Art Dissertation.pdf


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Student number: 20011472

Supervisor: Alun Rowlands

Abstract
To each ego its object, to each superego its abject.
- “Powers of Horror: An Essay on Abjection” by Julia Kristeva

This essay draws connections between the formation of one’s ego and
identity, the objectification of women, and feelings of anxiety and abjection
prompted by the way female bodies - and female bodily functions - are presented in
art, in particular art which causes laughter. It will focus on theories explaining why
presentations of women in art which resist cultural norms can also create anxiety in
the audience. The social customs surrounding bodily functions, and in particular the
repression of conversation about them, will be analysed with reference to
psychoanalysts such as Julia Kristeva, Sigmund Freud, Jacques Lacan, and Laura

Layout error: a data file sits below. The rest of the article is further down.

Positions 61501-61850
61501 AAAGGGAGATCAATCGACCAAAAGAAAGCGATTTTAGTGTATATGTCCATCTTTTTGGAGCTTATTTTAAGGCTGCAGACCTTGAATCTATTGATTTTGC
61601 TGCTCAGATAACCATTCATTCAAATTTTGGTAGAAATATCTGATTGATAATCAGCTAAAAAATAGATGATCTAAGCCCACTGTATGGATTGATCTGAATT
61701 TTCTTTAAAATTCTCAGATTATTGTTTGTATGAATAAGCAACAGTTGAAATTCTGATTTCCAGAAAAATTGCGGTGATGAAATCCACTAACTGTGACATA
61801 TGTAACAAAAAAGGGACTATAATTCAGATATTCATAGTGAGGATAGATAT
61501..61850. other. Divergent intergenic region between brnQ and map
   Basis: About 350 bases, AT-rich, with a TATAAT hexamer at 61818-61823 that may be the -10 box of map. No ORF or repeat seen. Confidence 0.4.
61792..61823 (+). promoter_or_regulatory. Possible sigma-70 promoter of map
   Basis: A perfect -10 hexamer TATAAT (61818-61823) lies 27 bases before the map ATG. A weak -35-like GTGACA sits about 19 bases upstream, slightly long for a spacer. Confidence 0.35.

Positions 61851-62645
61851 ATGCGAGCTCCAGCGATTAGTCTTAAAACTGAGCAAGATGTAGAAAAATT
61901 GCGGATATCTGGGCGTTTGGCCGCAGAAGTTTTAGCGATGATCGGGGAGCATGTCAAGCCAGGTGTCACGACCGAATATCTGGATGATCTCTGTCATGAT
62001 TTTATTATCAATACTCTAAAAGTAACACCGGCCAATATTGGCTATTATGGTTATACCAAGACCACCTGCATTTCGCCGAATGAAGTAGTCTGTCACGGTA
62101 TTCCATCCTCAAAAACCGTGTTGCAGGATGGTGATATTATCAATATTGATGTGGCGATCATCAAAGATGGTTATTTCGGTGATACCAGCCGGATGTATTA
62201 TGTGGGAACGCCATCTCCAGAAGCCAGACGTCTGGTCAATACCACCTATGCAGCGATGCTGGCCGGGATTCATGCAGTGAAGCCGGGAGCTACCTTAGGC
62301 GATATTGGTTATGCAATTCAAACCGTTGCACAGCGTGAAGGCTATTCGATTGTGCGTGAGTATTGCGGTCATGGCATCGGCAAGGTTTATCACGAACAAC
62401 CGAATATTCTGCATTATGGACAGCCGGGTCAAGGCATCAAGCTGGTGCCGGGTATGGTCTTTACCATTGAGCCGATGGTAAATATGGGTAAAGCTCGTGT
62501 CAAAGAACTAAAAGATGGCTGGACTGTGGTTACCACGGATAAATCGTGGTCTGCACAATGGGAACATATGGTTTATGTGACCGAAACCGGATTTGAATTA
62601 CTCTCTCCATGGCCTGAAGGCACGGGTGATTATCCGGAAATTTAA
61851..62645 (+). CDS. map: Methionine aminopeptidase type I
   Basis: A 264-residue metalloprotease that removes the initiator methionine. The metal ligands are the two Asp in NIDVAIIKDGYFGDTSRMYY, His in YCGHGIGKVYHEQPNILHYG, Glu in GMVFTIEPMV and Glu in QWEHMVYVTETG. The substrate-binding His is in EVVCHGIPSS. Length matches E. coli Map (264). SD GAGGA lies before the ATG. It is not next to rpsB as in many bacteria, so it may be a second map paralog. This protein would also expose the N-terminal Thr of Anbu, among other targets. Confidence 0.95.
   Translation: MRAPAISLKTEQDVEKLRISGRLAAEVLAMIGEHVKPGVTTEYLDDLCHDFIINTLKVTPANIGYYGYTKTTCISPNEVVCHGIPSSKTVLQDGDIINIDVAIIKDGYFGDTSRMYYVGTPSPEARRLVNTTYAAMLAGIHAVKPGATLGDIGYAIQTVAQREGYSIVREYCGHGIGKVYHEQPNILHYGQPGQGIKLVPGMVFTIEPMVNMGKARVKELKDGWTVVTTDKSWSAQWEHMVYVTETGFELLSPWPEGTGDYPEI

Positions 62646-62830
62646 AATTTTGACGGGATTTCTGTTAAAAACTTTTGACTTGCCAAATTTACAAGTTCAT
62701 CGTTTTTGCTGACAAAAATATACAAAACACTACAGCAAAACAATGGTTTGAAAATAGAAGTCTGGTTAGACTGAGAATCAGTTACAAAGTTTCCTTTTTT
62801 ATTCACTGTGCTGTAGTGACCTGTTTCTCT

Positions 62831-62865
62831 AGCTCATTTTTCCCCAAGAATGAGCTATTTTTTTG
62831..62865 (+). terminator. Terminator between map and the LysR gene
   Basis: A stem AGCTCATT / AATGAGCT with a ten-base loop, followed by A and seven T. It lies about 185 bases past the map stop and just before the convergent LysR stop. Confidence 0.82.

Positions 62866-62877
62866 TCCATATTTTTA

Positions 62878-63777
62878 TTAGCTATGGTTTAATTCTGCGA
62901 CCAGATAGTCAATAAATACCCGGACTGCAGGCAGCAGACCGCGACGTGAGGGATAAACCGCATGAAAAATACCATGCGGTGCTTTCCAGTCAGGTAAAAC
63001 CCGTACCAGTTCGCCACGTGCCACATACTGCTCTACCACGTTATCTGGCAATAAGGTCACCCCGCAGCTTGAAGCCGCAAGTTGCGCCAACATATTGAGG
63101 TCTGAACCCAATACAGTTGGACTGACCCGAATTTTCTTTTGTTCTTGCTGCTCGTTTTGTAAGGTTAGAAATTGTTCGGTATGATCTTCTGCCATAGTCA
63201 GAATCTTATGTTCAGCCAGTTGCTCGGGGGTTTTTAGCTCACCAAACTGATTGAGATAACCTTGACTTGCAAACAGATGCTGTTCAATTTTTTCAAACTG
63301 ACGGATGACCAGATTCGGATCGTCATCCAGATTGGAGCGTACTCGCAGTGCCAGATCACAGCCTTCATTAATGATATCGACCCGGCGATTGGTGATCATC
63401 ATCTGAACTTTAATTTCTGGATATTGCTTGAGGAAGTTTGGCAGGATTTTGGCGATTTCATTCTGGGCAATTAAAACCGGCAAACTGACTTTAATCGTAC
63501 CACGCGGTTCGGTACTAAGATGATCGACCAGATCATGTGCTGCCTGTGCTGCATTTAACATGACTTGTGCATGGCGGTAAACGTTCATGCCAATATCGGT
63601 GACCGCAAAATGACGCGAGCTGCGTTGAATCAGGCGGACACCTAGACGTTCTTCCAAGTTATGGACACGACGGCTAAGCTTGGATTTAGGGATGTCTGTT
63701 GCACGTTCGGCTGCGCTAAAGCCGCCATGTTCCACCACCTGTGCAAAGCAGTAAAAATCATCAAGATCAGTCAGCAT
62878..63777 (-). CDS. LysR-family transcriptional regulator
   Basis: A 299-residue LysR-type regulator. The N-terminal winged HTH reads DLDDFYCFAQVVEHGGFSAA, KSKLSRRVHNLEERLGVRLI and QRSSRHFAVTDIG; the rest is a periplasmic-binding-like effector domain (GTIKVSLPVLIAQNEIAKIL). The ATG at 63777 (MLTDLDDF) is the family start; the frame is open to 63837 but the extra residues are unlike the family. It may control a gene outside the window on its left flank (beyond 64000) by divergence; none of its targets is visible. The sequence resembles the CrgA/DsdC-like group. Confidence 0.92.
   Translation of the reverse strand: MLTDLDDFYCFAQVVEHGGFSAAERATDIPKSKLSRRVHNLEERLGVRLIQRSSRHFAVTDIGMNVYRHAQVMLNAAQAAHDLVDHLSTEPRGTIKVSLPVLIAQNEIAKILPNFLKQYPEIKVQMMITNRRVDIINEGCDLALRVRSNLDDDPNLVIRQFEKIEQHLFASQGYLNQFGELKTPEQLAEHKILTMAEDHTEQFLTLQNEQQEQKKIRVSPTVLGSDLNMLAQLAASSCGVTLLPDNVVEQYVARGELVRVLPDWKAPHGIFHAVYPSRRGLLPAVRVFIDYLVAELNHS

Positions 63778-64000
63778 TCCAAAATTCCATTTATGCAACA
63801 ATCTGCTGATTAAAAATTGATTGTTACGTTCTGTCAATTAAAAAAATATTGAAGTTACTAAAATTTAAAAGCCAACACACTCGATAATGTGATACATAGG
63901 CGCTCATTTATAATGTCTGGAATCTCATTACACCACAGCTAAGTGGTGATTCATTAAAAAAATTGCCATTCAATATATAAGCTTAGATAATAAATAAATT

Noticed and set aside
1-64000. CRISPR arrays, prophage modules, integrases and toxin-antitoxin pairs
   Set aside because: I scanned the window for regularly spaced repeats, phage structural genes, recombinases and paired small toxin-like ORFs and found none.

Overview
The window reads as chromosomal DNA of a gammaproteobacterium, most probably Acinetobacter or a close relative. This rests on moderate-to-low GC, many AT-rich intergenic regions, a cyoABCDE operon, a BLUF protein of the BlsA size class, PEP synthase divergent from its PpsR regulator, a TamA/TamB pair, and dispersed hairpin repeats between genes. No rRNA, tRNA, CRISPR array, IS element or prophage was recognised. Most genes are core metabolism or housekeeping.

Mulvey, as well as the concept of anxiety as explored by Søren Kierkegaard. Also
considered will be Bataille’s theories of the ‘accursed share’ and ‘unproductive
expenditure’ with reference to the social body and its waste, as well as the individual
body.
The investigation of these theories will mainly consider Work no. 660 (Shit
Film) (2007) by Martin Creed, and some of Marina Abramović’s performances,
including Rhythm 0 (1974), Breathing In Breathing Out (1977), Cleaning the House (1996)
and Cleaning the Mirror I (1995).
At the core of this essay will be an analysis of abjection, as defined by Julia
Kristeva, in relation to these artworks. This analysis will show that works by Creed
and Abramović create feelings of abjection in the audience by demystifying the
female body in a way which could be interpreted as a threat to one’s sense of self,
but also by presenting women in ways they would not normally be seen; as subjects,
rather than objects. This rejects and resists the way in which women are commonly
represented in our patriarchal society. It also argues that the presentation of female
bodily functions is frightening precisely because of their taboo nature, and that these
things must only be seen or talked about if they are being fetishised for male
consumption.
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